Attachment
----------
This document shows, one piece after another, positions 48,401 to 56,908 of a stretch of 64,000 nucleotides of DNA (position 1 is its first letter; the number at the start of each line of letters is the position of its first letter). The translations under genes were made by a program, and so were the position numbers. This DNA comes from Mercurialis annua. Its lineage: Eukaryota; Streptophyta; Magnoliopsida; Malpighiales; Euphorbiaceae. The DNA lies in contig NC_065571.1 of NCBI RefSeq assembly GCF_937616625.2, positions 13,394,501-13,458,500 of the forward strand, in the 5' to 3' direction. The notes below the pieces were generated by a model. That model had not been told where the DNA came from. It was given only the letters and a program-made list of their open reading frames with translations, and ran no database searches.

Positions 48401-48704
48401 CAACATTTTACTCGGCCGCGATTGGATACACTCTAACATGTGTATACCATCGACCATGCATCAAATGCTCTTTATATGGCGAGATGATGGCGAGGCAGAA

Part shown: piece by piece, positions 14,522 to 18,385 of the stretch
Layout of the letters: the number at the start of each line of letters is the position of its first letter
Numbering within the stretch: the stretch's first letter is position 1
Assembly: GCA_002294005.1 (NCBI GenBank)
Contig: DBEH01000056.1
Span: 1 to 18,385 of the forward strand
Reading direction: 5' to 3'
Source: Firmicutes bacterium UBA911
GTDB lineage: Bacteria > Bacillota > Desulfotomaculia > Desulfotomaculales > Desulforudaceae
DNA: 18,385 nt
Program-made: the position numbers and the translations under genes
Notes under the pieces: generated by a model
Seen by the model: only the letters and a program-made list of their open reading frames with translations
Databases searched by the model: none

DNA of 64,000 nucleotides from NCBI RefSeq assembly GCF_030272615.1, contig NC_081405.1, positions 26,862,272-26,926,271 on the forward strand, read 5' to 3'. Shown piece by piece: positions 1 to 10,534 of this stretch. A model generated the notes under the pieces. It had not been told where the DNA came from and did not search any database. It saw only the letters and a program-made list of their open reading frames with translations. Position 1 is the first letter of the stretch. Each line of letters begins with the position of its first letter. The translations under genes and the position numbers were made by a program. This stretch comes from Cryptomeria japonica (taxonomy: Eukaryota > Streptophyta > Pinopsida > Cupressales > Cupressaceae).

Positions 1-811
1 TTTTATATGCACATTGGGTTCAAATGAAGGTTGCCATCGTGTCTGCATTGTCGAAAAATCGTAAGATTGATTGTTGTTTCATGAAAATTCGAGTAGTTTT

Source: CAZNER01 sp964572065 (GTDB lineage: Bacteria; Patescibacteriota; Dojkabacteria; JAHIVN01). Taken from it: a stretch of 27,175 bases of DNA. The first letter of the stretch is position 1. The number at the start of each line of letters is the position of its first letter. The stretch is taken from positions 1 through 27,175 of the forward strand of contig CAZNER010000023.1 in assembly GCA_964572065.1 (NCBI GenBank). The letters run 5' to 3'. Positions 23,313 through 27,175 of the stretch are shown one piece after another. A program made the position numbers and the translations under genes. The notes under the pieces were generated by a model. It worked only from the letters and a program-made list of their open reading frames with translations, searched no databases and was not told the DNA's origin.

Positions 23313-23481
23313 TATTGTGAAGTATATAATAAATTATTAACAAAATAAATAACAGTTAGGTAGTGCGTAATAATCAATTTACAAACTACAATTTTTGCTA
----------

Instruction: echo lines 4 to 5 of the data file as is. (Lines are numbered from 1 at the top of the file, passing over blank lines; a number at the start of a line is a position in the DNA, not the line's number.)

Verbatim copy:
Part shown: piece by piece, positions 14,522 to 18,385 of the stretch
Layout of the letters: the number at the start of each line of letters is the position of its first letter